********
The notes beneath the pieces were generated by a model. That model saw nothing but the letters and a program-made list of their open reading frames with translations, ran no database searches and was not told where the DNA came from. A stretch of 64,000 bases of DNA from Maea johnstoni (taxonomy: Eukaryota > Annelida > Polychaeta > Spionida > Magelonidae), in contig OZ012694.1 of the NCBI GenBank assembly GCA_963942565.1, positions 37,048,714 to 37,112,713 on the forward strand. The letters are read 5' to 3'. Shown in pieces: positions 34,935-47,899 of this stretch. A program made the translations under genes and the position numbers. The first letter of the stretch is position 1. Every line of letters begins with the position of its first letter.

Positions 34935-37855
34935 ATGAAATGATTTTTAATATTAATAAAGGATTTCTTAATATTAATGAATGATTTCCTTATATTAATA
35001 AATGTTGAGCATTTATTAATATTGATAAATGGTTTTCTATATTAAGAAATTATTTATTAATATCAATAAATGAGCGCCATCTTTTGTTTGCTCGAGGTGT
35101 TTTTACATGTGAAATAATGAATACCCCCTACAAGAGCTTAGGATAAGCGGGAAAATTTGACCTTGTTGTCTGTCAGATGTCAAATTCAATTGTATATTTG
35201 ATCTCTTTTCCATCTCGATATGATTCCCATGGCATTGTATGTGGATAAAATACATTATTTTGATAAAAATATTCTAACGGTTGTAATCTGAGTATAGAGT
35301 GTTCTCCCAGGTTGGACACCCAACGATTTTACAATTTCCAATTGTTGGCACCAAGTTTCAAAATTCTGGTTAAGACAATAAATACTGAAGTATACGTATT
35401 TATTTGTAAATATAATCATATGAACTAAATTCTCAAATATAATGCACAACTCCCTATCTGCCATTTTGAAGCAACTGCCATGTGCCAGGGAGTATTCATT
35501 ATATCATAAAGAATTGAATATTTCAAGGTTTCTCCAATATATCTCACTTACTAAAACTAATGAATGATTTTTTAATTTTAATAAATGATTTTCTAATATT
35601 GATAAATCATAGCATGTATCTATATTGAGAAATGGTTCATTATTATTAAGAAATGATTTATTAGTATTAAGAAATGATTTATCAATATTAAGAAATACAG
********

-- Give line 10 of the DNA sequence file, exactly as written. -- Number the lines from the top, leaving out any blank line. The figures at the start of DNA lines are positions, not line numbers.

35601 GATAAATCATAGCATGTATCTATATTGAGAAATGGTTCATTATTATTAAGAAATGATTTATTAGTATTAAGAAATGATTTATCAATATTAAGAAATACAG